The National Labor Relations Board has ruled that Dresser-Rand Co., located near Corning, N.Y., violated the National Labor Relations Act when it reinstated workers who crossed the picket line before it hired back those who stayed on strike during labor unrest at the plant.
The High Court has agreed to hear several cases during its 2015-2016 term that will have significant ramifications for employers.
A federal jury in Manhattan has awarded a Swedish woman $18 million in her harassment lawsuit against her former Wall Street boss.
The EEOC has come out with a declaration that federal legislation explicitly prohibiting employment discrimination based on sexual orientation is unnecessary because it is already prohibited under Title VII of the Civil Rights Act. This is a new and important development in the ongoing efforts of activists to get discrimination protection for all workers, regardless of sexual orientation, preference or other characteristics based on sexuality.
Q. We created an employee directory in Outlook that contains employee home numbers, cell numbers and addresses. It’s for internal use only. An employee complained. Is there any legal issue with us posting this information? Do we need to get permission from employees?
A former supervisor at Al-Jazeera America is suing the cable news network—owned by the government of Qatar—claiming he was fired for raising concerns about a senior vice president’s “overt misogynistic behavior.”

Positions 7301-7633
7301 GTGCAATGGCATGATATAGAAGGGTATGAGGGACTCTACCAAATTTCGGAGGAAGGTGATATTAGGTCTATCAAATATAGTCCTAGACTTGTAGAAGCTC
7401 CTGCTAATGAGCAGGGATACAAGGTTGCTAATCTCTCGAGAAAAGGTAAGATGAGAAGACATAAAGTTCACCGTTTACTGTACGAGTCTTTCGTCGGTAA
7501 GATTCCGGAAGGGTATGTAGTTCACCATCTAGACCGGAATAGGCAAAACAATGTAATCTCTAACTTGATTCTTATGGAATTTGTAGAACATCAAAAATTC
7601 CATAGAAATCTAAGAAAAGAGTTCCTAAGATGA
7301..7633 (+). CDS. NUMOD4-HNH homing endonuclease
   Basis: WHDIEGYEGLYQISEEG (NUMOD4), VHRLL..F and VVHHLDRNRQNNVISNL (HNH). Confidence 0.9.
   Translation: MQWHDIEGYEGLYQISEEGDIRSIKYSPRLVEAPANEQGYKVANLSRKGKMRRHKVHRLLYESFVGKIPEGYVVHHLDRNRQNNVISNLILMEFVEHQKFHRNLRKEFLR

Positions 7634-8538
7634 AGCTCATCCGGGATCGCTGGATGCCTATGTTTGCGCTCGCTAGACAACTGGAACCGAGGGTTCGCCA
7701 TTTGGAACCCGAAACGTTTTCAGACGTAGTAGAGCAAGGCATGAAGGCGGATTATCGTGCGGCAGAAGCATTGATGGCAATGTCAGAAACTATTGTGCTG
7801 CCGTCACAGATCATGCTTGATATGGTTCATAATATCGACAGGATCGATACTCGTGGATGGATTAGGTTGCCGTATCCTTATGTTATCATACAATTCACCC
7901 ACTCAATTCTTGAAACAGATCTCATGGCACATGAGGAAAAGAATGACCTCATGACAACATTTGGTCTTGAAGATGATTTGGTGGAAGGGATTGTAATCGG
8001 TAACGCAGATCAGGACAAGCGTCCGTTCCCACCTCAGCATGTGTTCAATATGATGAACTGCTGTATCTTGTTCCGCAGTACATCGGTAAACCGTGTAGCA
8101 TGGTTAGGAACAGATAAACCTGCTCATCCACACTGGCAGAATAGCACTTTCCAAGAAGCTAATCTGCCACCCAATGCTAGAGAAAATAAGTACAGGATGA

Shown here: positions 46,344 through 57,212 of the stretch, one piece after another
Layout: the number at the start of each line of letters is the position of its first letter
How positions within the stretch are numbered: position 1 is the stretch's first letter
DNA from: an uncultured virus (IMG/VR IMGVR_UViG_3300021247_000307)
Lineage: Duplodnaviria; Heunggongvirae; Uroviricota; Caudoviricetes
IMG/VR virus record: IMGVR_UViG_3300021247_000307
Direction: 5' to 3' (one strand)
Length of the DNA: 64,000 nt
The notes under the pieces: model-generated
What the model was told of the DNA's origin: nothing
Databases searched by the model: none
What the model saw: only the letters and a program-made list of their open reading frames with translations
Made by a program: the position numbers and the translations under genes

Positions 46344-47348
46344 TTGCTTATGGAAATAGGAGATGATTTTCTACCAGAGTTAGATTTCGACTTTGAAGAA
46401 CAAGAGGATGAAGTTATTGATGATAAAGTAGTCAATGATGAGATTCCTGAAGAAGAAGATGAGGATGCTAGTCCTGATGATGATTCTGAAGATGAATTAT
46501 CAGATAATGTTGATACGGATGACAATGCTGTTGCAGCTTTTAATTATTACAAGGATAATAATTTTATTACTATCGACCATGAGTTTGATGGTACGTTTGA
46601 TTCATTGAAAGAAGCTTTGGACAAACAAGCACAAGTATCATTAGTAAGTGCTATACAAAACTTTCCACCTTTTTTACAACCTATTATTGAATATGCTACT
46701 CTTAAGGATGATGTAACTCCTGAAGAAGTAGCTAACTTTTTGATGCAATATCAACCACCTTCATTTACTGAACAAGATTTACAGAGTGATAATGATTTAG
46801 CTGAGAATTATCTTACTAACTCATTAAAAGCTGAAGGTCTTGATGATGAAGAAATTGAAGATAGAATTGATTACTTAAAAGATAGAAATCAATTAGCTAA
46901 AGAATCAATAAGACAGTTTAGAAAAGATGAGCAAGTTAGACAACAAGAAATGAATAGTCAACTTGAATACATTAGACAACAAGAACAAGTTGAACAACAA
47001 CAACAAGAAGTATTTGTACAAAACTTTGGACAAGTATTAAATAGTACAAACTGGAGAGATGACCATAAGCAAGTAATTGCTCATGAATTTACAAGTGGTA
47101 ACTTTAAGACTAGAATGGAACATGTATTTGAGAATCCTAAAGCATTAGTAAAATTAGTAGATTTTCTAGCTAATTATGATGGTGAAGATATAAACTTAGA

Do you use software for hiring employees that shares candidates’ basic information with other employer-subscribers? If that software also allows you to mark candidates or former employees as not eligible for hire, be aware that doing so may subject you to defamation claims. That’s what one major bank just learned.
If you have employees like that, carefully document the behavior. Then apply appropriate discipline, especially if the employee is insubordinate. Just make sure that everyone else with a similar work record is also punished the same way.
The U.S. Department of Labor has issued a new set of guidelines that clarify when employers can classify workers as independent contractors.
New York’s Wage Board has endorsed a recommendation to raise the minimum wage for fast-food workers to $15 per hour. The new hourly rate will apply to employees of chains with at least 30 locations in New York.